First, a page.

And we’re letting the haters do it to us…and that has to stop.  We need to call out any person, politician or not, who is pushing hate as a doctrine.  If someone posts something on social media espousing hate, call them out on it.  If a political candidate pushes an agenda or law that demonizes a group or a right, call them on it, preferably in public and in front of the press.  If a religious leader preaches hate for…well, for anything, call them on it even if it means interrupting church.  The last time I checked, God is love.  It seems to me that hate doesn’t have a place in any faith.

Hate is insidious.  It can sneak up on you and get hooks into you before you’re aware it’s there.  So calling out someone about their apparent hate will bring that out into the open where they have to address it  and deal with it.  What they do or don’t do at that point will often tell you every thing you need to know about that person.  If they admit to it and try to mend their ways, they may just be someone who got snuck up on.  If they deny it or try to spin it or, even worse, admit it and act proud of it, they are probably not someone you want making decisions for you and yours.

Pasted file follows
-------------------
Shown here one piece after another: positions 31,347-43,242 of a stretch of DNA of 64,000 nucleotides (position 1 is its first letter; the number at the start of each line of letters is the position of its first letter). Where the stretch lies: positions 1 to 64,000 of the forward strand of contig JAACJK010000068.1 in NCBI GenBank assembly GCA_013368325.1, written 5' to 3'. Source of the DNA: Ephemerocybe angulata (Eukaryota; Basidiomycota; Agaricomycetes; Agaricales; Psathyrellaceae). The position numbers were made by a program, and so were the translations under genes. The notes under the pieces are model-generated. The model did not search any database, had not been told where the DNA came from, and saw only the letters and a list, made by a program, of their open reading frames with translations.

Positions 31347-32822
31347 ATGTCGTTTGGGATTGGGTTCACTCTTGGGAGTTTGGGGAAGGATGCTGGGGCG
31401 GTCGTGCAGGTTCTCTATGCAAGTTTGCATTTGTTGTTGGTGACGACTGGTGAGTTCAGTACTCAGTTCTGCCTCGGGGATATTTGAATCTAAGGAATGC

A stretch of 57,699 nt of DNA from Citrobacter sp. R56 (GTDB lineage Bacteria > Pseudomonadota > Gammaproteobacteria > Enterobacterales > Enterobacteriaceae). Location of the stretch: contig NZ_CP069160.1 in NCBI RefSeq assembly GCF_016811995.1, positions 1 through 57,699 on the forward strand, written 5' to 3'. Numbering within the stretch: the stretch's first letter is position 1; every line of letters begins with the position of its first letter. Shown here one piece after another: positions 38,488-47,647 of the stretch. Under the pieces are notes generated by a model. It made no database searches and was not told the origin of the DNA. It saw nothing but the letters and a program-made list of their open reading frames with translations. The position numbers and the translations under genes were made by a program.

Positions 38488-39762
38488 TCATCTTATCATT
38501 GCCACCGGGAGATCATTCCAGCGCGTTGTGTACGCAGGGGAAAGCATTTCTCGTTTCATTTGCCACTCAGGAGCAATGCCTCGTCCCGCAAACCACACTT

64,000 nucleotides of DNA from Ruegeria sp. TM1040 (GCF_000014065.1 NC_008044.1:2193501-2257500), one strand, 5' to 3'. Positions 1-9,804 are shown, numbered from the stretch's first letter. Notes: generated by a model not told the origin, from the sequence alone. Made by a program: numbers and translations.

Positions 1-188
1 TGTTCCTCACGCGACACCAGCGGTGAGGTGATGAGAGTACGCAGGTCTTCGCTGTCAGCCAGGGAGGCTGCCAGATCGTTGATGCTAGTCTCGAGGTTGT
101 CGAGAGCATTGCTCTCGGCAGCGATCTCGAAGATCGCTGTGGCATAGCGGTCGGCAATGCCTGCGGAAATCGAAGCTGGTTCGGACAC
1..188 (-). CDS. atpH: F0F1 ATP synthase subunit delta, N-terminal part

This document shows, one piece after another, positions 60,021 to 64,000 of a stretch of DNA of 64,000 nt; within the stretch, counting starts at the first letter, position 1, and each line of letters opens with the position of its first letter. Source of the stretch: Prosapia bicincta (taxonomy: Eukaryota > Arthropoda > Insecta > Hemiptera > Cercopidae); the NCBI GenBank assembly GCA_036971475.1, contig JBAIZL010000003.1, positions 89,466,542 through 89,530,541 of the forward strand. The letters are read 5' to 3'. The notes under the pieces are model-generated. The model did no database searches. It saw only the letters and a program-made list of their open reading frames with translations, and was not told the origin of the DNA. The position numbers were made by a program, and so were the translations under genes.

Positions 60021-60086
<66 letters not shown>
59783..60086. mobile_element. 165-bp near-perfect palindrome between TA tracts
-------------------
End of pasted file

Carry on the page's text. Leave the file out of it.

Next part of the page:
And we can’t just point it out in other people.  Remember the old saw – “Whenever you point at someone, you have three fingers pointing back at yourself.”  There’s truth in that.  You can’t expect people to change their hate if you aren’t willing to change yours.  Stop hating.  Stop using the word “hate”.  I don’t care if you’re talking about politics or brussel sprouts.  Don’t hate.  Think about alternatives.

Maybe they’re not so bad…

I used to not like brussel sprouts.  I can’t really say I hated them but I certainly didn’t like them.  They were bitter, mushy and gross.  Then I found a way of cooking them that I did like…and suddenly, brussel sprouts are on the menu in our house.  Try to face political and religious differences the same way.

Don’t hate someone because they vote or worship or marry or think differently than you do.  Look for alternatives.  Look for common ground.  If you disagree with someone on the subject of same-sex marriage, maybe you agree with them about health care…or the economy.  Find the things you agree on and use that as a foundation to build a dialog about the areas you disagree on.  And when you come up against something that you can NOT agree on, accept that fact, agree to disagree but also, agree to live and let live…which means neither of you gets to tell the other person how to live.